Relief as N. Korea softens stance on separated families reunion
Go-ahead for long awaited event still uncertain
File picture from the last reunion of families in 2010 (AFP Photo/Korea Pool)
- Sam Kim for Business Week
- February 13, 2014
South Korea expects reunions of family members separated by the Korean War to go ahead later this month, even after North Korea demanded a delay in the start of military drills set to coincide with visits.
The demand for a delay marked a softening of the North’s position. Kim Jong Un’s regime had previously insisted the annual Key Resolve and Foal Eagle U.S.-South Korean exercises be scrapped altogether, calling them preparations for an invasion. The joint exercises start Feb. 24, five days into the scheduled Feb. 20-25 family reunions at a mountain resort in North Korea.
South Korea’s Unification Minister Ryoo Kihl Jae disputed a Yonhap news agency report today that the North may cancel part of the reunions, last held in 2010, if the drills weren’t delayed.
“North Korea, too, has the willingness to hold the family reunions,” Ryoo said today at a parliamentary hearing to brief lawmakers on yesterday’s talks between the two Koreas. “I think it will go well this time. Reunions will be held without a problem.”
The two sides held talks inside the heavily armed demilitarized zone, marking the first high-level meeting since 2007, that came one day before U.S. Secretary of State John Kerry’s visit to Seoul as part of his three-nation Asian trip. The talks involved a South Korean presidential security adviser and a senior North Korean Workers’ Party official.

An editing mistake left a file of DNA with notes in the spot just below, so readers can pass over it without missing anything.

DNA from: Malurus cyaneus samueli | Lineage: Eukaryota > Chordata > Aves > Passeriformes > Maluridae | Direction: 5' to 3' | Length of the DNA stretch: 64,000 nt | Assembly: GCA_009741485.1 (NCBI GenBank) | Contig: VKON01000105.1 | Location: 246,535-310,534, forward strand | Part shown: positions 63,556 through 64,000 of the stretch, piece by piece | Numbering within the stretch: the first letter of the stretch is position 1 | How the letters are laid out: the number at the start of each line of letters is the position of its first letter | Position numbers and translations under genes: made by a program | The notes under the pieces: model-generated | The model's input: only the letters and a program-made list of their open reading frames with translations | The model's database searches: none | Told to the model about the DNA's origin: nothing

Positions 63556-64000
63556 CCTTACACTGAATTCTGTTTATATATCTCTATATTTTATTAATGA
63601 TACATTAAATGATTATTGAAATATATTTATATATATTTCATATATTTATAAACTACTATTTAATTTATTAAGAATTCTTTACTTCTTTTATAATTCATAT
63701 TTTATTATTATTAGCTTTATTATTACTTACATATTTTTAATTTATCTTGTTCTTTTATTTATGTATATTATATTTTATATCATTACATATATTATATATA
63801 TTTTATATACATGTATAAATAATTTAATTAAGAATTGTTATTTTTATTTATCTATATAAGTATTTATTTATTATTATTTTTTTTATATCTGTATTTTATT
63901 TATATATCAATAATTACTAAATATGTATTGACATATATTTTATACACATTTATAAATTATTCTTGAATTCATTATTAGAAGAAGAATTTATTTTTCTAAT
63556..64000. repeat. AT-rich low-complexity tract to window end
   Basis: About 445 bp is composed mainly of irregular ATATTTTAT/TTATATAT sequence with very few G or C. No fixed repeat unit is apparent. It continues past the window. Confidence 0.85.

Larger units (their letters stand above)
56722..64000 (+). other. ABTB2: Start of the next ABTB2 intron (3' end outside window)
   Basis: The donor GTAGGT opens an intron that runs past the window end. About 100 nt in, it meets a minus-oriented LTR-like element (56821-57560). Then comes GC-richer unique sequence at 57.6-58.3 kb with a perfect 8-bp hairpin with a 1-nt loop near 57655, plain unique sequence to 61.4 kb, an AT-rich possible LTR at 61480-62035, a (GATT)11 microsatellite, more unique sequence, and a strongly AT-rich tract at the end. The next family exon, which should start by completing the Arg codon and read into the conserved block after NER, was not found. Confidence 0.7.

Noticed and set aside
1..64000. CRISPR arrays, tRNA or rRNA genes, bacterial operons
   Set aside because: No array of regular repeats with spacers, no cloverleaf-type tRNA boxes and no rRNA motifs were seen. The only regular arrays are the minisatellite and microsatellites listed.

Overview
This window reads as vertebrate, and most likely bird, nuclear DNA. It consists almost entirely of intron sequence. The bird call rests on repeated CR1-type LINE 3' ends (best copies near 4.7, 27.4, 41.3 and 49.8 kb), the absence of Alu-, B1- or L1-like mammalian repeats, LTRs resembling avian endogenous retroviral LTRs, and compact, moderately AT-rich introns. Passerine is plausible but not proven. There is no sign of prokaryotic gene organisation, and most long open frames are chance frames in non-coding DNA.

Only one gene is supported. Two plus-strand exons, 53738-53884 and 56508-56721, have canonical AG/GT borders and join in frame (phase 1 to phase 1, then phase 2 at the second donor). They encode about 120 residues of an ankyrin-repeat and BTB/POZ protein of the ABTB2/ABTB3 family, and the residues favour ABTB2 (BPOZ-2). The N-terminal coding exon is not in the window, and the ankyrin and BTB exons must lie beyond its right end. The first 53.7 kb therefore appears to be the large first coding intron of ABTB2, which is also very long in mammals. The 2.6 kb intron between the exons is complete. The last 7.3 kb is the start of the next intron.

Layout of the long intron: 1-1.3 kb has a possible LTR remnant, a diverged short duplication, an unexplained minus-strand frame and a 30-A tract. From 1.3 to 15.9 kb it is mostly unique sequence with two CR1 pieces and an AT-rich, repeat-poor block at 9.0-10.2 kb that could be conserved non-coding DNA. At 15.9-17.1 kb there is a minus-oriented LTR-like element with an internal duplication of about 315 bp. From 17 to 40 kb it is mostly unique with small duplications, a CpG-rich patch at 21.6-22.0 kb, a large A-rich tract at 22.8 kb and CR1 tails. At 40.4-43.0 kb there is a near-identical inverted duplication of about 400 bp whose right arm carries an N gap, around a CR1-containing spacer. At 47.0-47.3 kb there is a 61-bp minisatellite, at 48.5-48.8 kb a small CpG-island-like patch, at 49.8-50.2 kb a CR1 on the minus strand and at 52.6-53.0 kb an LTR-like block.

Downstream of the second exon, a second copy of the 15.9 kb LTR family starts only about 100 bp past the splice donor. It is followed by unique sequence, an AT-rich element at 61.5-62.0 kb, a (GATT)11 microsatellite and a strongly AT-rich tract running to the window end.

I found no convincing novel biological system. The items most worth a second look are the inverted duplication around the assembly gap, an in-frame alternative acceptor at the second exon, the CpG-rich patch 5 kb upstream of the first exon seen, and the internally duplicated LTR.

“We maintained our stance that we cannot accept the demand, because linking the South Korean-U.S. military exercises to family reunions violates the principle that a military issue cannot be linked to a purely humanitarian issue,” the ministry said today in an e-mailed statement.
Relations between the two Koreas have shown signs of improvement this year after they agreed to revive reunions of families separated during the 1950-53 Korean War, which technically continues because it ended without a peace treaty.
About 28,500 U.S. troops are stationed in South Korea as a legacy of that war. Earlier this week, the State Department said the U.S.-South Korean drills are defensive and routine, insisting they not be linked to the case of detained American Kenneth Bae after the North rescinded its invitation for a U.S. envoy to travel to Pyongyang to discuss his release.
Source: Business Week